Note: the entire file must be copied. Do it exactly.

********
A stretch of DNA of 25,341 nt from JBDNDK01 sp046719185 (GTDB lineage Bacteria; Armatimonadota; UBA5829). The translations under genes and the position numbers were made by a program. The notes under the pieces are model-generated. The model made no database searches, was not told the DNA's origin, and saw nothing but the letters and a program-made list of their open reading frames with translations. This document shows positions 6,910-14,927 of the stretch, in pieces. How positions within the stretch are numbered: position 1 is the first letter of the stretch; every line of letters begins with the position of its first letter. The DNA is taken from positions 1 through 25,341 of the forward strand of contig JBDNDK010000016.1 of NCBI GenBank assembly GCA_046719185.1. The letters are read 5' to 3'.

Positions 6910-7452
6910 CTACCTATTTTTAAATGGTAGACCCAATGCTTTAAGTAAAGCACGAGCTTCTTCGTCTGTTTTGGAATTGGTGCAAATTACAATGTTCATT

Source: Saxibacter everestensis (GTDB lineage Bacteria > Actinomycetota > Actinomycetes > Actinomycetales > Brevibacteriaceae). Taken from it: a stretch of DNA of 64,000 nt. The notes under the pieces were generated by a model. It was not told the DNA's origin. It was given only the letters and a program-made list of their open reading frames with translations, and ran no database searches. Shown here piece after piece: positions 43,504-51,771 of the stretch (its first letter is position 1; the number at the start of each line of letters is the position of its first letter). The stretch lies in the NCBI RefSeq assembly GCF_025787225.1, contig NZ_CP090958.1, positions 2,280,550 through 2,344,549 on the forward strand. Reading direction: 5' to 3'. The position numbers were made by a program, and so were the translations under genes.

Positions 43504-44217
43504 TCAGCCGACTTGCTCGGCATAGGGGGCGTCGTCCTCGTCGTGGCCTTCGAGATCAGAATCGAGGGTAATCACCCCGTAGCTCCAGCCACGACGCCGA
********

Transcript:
A stretch of DNA of 25,341 nt from JBDNDK01 sp046719185 (GTDB lineage Bacteria; Armatimonadota; UBA5829). The translations under genes and the position numbers were made by a program. The notes under the pieces are model-generated. The model made no database searches, was not told the DNA's origin, and saw nothing but the letters and a program-made list of their open reading frames with translations. This document shows positions 6,910-14,927 of the stretch, in pieces. How positions within the stretch are numbered: position 1 is the first letter of the stretch; every line of letters begins with the position of its first letter. The DNA is taken from positions 1 through 25,341 of the forward strand of contig JBDNDK010000016.1 of NCBI GenBank assembly GCA_046719185.1. The letters are read 5' to 3'.

Positions 6910-7452
6910 CTACCTATTTTTAAATGGTAGACCCAATGCTTTAAGTAAAGCACGAGCTTCTTCGTCTGTTTTGGAATTGGTGCAAATTACAATGTTCATT

Source: Saxibacter everestensis (GTDB lineage Bacteria > Actinomycetota > Actinomycetes > Actinomycetales > Brevibacteriaceae). Taken from it: a stretch of DNA of 64,000 nt. The notes under the pieces were generated by a model. It was not told the DNA's origin. It was given only the letters and a program-made list of their open reading frames with translations, and ran no database searches. Shown here piece after piece: positions 43,504-51,771 of the stretch (its first letter is position 1; the number at the start of each line of letters is the position of its first letter). The stretch lies in the NCBI RefSeq assembly GCF_025787225.1, contig NZ_CP090958.1, positions 2,280,550 through 2,344,549 on the forward strand. Reading direction: 5' to 3'. The position numbers were made by a program, and so were the translations under genes.

Positions 43504-44217
43504 TCAGCCGACTTGCTCGGCATAGGGGGCGTCGTCCTCGTCGTGGCCTTCGAGATCAGAATCGAGGGTAATCACCCCGTAGCTCCAGCCACGACGCCGA